A 30 second advertisement during the game costs around US$4 million, so it is understandable why the NFL is so keen to protect the use of the ‘Super Bowl’ wording to those that have the cash to use it in their advertisements.

So what can you call the Super Bowl if you don’t want to pay for the use of the words ‘Super Bowl’? Well, some examples companies have used in the past include:

  • The Big Game (someone in an advertising firm actually got paid to come up with that)
  • The Championship Game (bit of a stretch)
  • The Big One (lots of innuendo I could make around this one, but I will restrain myself)
  • Superb Owl (winner, from Stephen Colbert, who else?)

So please help out the NFL by watching today’s game and reporting back to me if you see any evidence of trade mark breaches. You are doing God’s work and your employer should respect this.



Horray – auslawblog.com is alive

Evening all.

I just spent a fun portion of my Saturday night redirecting DNS addresses, forgetting passwords to various domain hosting sites, and generally being a geek.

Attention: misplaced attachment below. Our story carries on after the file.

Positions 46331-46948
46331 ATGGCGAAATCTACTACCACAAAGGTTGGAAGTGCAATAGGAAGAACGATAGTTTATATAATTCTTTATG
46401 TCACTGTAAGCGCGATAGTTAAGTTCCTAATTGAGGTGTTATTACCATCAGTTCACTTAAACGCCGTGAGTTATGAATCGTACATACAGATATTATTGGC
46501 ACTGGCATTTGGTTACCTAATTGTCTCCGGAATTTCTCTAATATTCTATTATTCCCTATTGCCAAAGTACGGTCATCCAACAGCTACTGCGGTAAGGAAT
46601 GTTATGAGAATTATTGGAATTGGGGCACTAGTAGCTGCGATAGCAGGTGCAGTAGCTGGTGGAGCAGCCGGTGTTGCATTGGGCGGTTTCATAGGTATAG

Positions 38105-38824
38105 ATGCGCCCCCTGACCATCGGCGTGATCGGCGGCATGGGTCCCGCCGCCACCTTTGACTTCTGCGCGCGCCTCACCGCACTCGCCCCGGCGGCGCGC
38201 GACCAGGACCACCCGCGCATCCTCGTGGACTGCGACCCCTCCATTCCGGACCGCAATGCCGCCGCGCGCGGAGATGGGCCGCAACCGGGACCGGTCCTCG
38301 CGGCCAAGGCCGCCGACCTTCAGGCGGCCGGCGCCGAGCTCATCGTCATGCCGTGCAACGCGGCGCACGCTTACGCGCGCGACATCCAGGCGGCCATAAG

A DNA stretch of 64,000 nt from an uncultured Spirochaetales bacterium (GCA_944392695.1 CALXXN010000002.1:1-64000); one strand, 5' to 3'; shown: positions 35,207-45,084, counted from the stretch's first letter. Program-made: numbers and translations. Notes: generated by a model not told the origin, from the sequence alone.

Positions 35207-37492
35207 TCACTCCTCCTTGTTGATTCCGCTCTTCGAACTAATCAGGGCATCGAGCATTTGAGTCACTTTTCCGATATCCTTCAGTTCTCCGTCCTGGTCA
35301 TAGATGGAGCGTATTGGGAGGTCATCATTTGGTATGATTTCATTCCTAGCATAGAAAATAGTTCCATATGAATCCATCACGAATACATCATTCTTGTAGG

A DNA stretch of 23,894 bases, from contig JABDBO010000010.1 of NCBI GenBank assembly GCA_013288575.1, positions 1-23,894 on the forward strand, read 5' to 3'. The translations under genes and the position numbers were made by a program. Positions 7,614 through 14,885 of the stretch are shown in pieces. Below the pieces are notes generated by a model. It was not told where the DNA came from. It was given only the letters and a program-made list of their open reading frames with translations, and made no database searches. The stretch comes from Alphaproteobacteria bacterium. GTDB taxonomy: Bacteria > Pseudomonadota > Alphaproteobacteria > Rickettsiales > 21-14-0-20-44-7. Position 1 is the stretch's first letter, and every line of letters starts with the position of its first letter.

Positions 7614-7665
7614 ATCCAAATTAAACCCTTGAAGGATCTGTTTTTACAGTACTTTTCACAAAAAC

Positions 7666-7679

You can now access this little blog through www.auslawblog.com.

Now, settle down everyone. I’m a married man. I know this is super sexy but try and keep your hands to yourself.

There is no place like home, right kitty?



Working as a consulting lawyer

I wrote an article on what it is like to work as a legal consultant rather than a lawyer at a traditional firm.

It got published.

You can read about it here.

Note I did not select the pictures. I wear a suit maybe once a week, and that’s just at home when everything else is dirty.

EDIT: It looks silly on Facebook without a photo on the blog. So here is one of me.



Detention in Nauru held to be valid by HCA